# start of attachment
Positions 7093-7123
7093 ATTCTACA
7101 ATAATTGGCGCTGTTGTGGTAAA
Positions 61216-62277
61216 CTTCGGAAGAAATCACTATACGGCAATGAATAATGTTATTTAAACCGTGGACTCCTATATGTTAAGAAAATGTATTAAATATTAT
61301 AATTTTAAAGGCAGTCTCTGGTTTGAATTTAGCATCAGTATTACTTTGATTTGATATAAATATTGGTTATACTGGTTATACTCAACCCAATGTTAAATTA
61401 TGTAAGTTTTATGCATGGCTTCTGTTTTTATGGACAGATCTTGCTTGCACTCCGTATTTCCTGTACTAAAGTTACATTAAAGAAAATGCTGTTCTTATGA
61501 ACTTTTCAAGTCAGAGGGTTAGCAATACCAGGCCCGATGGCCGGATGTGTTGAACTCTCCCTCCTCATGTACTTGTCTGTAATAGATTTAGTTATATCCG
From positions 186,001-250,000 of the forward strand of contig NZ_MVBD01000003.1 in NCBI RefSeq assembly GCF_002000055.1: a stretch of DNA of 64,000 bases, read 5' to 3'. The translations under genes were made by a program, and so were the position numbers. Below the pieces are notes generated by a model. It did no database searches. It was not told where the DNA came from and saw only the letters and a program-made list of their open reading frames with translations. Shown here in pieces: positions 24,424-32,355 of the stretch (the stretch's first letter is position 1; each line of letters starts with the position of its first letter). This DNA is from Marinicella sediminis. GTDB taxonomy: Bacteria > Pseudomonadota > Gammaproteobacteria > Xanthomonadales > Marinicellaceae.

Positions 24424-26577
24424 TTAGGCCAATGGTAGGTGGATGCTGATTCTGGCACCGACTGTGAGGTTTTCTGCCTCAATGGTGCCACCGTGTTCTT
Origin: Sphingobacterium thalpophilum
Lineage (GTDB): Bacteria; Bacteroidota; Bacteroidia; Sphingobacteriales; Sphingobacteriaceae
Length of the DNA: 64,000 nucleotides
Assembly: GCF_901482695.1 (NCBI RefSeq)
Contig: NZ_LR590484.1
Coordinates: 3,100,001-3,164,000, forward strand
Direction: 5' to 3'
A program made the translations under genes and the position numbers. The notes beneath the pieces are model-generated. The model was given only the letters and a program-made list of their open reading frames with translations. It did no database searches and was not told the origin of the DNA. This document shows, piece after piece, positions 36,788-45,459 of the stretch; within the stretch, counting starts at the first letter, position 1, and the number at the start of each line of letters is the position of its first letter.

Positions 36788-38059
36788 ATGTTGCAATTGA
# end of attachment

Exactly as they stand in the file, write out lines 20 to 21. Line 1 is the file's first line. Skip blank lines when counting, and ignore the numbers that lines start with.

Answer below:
Positions 36788-38059
36788 ATGTTGCAATTGA